thankyou, that makes it more clear. i am also interested in the biodiesel or greasel (as i've heard it called). i have an acuaintance(sp) who is making a greasel out of an old chevy suburban. He says he can essentially drive with no fuel costs.

you seem to know quite a bit about it, what are the emissions as compared to common diesel?

is the benz motor design conducive to biodiesel conversion?

where do you get your grease and do you get it for free or what arraingements do you?

thanks for your time.
Biodiesel is different than vegetable oil. Greasel sells a kit to run vegetable oil, there is no conversion to run biodiesel. The emissions are lower in every category for biodiesel over diesel (except oxides of nitrogen, which can be reduced by adjusting fuel timing). Vegetable oil emissions I believe are similar to biodiesel, but smell worse. Some people say, and I've not seen any documentation, burning vegetable oil releases more acrolein. I understand the level may be lower than what gosoline engines emit.

The Benz 616/617 is ideal for either fuel. I think it must be because MB delivered these all over the world to meet a variety of conditions, and the design is robust.

I get vegetable oil from a local Chinese restaurant for free. I have another source that is working well too, from an American food restaurant. I hear Mexican restaurants have more crap and fat in the oil, making it less useful...

Hope that helps. I can get you some links if you like, but you can also dig them up from similar posts in the diesel forums here.
__________________
'83 240D with 617.952 and 2.88
'01 VW Beetle TDI
'05 Jeep Liberty CRD
'89 Toyota 4x4, needs 2L-T
'78 280Z with L28ET - 12.86@110
Oil Burner Kartel #35

http://i16.photobucket.com/albums/b1...oD/bioclip.jpg
Reply With Quote
  #7  
Old 01-05-2005, 03:22 AM
The Warden's Avatar
Certified diesel nut
 
Join Date: Mar 2002
Location: Pacifica (SF Bay Area), CA
Posts: 2,946
Thumbs up

Quote:
Originally Posted by Old300D
Presently hydrogen is produced from coal, releasing all the carbon. Still adds to global warming. Using electricity to electrolyze water to make hydrogen is inefficient, as using the hydrogen in an engine or in a fuel cell will result in a net loss of energy. It is lossless (compared to H2 conversion) to directly use electricity to charge batteries or capacitors for use in a vehicle.

Hydrogen is a space and energy inefficient energy storage medium (it is not a fuel as hydrogen does not exist in an unbounded state). Even compressed to a liquid state, hydrogen is 1/4 as dense as gasoline or diesel (or biodiesel). That means for the same vehicle range, one needs a fuel tank at least 4 times as large, and the plumbing to deal with the pressure is expensive and bulky. Hydrogen is extremely small and light; there is no existing storage medium that does not leak -- it also happens to be extremely explosive. Biodiesel cannot be ignited with a lit match. The only realistic storage medium on the technology horizon seems to be microscopic glass balls which can theoretically release H2 at a controlled rate, reducing the leaking phenomenon and the explosion risk. But because of the inefficiency of production and the density issues, it cannot ever be considered as a competitive energy storage medium. These issues cannot be solved with a technological breakthrough due to physics.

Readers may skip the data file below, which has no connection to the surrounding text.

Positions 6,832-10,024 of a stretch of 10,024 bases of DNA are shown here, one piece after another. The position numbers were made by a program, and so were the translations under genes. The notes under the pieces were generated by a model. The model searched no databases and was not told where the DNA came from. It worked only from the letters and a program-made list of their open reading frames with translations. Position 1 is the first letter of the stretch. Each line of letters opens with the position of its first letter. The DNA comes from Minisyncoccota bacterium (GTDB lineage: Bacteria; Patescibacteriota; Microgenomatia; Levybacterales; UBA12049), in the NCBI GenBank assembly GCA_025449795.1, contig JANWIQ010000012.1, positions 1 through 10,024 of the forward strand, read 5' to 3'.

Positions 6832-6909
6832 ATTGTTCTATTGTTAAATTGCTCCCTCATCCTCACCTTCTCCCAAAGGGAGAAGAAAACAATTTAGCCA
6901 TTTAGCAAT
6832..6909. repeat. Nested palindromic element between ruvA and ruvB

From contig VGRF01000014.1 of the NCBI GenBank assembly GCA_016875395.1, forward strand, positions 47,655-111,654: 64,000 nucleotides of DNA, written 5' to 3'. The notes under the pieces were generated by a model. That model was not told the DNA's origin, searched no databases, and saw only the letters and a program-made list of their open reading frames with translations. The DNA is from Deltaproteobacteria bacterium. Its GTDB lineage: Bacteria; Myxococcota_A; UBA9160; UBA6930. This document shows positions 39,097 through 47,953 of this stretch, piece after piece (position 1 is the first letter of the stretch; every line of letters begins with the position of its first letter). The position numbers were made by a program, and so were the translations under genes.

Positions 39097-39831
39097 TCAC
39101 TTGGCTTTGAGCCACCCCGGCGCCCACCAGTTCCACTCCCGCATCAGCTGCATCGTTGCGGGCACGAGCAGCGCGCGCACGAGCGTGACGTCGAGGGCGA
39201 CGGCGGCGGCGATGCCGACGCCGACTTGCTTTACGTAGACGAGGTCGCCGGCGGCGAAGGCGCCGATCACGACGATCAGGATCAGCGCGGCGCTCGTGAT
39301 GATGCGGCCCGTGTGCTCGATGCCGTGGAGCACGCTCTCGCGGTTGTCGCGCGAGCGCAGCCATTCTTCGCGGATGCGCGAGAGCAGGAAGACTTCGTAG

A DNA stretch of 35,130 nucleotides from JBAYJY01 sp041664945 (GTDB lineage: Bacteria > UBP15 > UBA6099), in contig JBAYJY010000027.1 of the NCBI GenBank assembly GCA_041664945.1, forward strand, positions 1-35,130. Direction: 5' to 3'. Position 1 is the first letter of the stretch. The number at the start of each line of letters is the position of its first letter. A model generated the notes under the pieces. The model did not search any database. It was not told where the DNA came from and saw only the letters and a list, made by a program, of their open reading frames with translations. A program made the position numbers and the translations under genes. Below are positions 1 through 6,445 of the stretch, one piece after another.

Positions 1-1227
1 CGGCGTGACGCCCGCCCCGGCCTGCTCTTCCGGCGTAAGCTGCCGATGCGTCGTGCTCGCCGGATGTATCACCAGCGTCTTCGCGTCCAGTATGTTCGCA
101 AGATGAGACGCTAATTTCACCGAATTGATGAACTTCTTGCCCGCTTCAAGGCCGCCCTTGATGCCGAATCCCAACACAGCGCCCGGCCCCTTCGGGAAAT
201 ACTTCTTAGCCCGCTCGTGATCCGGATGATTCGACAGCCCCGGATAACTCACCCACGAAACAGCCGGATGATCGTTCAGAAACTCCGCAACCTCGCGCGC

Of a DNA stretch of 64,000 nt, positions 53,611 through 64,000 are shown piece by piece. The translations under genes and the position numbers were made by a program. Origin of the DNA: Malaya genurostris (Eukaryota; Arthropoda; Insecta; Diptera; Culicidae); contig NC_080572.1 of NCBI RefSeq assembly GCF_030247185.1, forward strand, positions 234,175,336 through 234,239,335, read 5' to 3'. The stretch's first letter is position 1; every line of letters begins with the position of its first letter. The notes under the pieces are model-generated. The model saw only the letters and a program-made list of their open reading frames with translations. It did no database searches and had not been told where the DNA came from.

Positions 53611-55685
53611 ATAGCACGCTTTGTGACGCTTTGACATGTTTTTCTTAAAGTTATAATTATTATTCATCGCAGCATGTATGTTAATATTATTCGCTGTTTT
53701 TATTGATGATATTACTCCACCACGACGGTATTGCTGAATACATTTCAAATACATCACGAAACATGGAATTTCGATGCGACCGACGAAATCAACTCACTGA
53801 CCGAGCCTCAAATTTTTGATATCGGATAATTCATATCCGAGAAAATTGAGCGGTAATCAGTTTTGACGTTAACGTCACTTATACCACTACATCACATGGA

It is very frustrating to me to see the public getting distracted with pie-in-the-sky when realistic and feasible energy alternatives exist TODAY in TODAY'S TECHNOLOGY - biodiesel in diesel vehicles.
Do you have any sources to refer to in order to confirm this information?

I ask because I agree with you completely, but most of my family is convinced that hydrogen-powered vehicles are the wave of the future (with g@$$er hybrids as an interim step ), and I'd like to prove them wrong...

Thanks!
Reply With Quote
  #8  
Old 01-05-2005, 10:50 AM
Registered User
 
Join Date: Jun 2000
Location: Saugus, CA USA
Posts: 2,033
Yes it's explosive but you can't see it, for those who think what you can't see can't hurt you. It's property of burning invisibly makes hydrogen uniquely dangerous.

As far as its power density I believe its the best, when mixed two to one with oxygen, that's why its the preferred fuel for rockets.

But you can't beat the exhaust, water vapor!

A big problem is where you get hydrogen. You end up with something like making gold out of lead by mixing it with platinum.

I give hydrogen power a thumbs down.
Reply With Quote
  #9  
Old 01-05-2005, 04:20 PM
azimuth's Avatar
sociopathic sherpa
 
Join Date: Dec 2004
Posts: 433
thanks Old, your post was helpful. thanks also for the tip on searching the diesel threads here. i'll do some homework now.
Reply With Quote
Reply

Bookmarks

Thread Tools
Display Modes

Posting Rules
You may not post new threads
You may not post replies
You may not post attachments
You may not edit your posts

BB code is On
Smilies are On
[IMG] code is On
HTML code is Off
Trackbacks are On
Pingbacks are On
Refbacks are On




All times are GMT -4. The time now is 05:13 PM.


Powered by vBulletin® Version 3.8.7
Copyright ©2000 - 2019, vBulletin Solutions, Inc.
Search Engine Optimization by vBSEO 3.6.0
Copyright 2018 Pelican Parts, LLC - Posts may be archived for display on the Peach Parts or Pelican Parts Website -    DMCA Registered Agent Contact Page